Pfizer to Buy Canadian Drug Developer Trillium in $2.26 Billion Deal

By Tom Ozimek
Tom Ozimek
Tom Ozimek
Reporter
Tom Ozimek has a broad background in journalism, deposit insurance, marketing and communications, and adult education. The best writing advice he's ever heard is from Roy Peter Clark: 'Hit your target' and 'leave the best for last.'
August 23, 2021 Updated: August 23, 2021

Pfizer has announced plans to acquire Canadian drug developer Trillium Therapeutics Inc. in a $2.26 billion deal meant to boost Pfizer’s arsenal of blood cancer therapies.

Under the deal, announced in an Aug. 23 press release, Pfizer will buy all outstanding Trillium shares at $18.50 apiece, representing a 118 percent premium on the stock’s 60-day weighted average price. In 2020, Pfizer acquired a $25 million stake in Trillium.

Pfizer expects to benefit from Trillium’s blood-cancer therapies, including novel fusion proteins designed to enhance the ability of patients’ immune systems to detect and destroy cancer cells. Trillium’s two lead molecules, TTI-622 and TTI-621, block a signal-regulatory protein known as SIRPα–CD47. The two fusion proteins are currently in clinical studies, with a focus on various types of blood cancer.

“Trillium has the only known SIRPα–CD47 targeting molecules with clinically meaningful monotherapy responses as well as a strong basis for combination therapies,” Dr. Jan Skvarka, chief executive officer of Trillium, said in a statement. “With Pfizer’s global reach and deep capabilities, we believe our programs will advance more quickly to the patients we’ve always aspired to serve.”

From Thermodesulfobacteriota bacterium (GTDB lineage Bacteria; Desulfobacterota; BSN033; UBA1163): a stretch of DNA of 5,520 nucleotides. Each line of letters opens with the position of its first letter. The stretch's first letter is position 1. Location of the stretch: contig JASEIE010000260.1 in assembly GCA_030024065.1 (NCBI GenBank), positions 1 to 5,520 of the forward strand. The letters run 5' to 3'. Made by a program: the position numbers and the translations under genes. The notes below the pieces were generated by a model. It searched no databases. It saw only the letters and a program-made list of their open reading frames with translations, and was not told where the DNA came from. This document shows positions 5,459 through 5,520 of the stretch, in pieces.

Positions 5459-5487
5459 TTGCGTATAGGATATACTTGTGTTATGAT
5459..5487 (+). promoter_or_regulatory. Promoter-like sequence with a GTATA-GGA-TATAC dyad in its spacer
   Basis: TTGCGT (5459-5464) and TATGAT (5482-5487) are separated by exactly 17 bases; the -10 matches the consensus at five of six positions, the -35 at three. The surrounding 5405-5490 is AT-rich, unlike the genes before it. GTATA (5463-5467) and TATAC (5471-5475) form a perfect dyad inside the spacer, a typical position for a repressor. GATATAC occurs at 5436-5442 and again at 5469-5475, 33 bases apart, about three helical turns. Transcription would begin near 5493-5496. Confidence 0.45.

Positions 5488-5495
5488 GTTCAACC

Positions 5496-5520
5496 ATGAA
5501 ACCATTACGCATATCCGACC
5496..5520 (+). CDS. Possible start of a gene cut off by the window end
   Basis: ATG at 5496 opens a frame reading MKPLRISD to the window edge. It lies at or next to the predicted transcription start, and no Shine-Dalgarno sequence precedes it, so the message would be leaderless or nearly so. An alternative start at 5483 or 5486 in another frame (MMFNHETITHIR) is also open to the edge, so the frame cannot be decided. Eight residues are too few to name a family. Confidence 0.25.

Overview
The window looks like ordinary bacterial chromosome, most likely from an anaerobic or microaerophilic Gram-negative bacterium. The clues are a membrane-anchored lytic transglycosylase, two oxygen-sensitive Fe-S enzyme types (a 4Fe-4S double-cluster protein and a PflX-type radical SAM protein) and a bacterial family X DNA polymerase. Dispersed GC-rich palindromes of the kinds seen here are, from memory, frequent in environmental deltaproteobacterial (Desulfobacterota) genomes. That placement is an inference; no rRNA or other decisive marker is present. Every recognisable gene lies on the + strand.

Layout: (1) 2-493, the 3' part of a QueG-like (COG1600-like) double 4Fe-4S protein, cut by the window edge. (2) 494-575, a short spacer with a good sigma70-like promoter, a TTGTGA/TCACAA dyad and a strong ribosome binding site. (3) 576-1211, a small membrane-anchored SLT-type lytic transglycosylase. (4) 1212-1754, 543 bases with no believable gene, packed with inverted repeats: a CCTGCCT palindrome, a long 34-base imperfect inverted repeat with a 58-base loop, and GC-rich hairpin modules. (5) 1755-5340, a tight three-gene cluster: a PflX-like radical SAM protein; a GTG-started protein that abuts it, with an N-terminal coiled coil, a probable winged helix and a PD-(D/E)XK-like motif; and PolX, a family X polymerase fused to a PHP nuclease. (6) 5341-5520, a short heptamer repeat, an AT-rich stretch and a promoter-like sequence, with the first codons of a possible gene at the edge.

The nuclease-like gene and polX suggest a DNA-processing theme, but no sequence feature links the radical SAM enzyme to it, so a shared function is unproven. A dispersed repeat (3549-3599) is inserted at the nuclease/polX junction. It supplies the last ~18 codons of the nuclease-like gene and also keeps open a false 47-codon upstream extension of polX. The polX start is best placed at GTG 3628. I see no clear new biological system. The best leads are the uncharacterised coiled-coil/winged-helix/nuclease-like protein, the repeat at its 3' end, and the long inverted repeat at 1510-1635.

Andy Schmeltz, global president and general manager of Pfizer Oncology, expressed a similar optimism regarding the deal.

“The proposed acquisition of Trillium builds on our strong track record of leadership in Oncology, enhancing our hematology portfolio as we strive to improve outcomes for people living with blood cancers around the globe,” Schmeltz said in a statement.

In 2020, more than 1 million people worldwide were diagnosed with hematological malignancies, which are cancers affecting the blood, bone marrow, and lymph nodes, including various types of leukemia, as well as multiple myeloma.

“Utilizing Pfizer’s leading research and global development capabilities, we plan to accelerate the clinical development of SIRPα fusion proteins as a potential new scientific breakthrough and explore combinations within our own portfolio and with innovative next-generation medicines for hematological malignancies,” Dr. Chris Boshoff, chief development officer, Oncology, Pfizer Global Product Development, said in a statement.

Pfizer, along with development partner BioNTech, developed the first COVID-19 vaccine to receive emergency use authorization in the United States.

On Aug. 23, Pfizer-BioNTech’s COVID-19 vaccine was the first to receive full approval by the Food and Drug Administration, a much-anticipated move that’s likely to reinforce the Biden administration’s efforts to encourage more Americans to receive the vaccine and businesses to impose mandates on employees requiring them to get inoculated.

Reuters contributed to this report.

Tom Ozimek
Tom Ozimek
Reporter
Tom Ozimek has a broad background in journalism, deposit insurance, marketing and communications, and adult education. The best writing advice he's ever heard is from Roy Peter Clark: 'Hit your target' and 'leave the best for last.'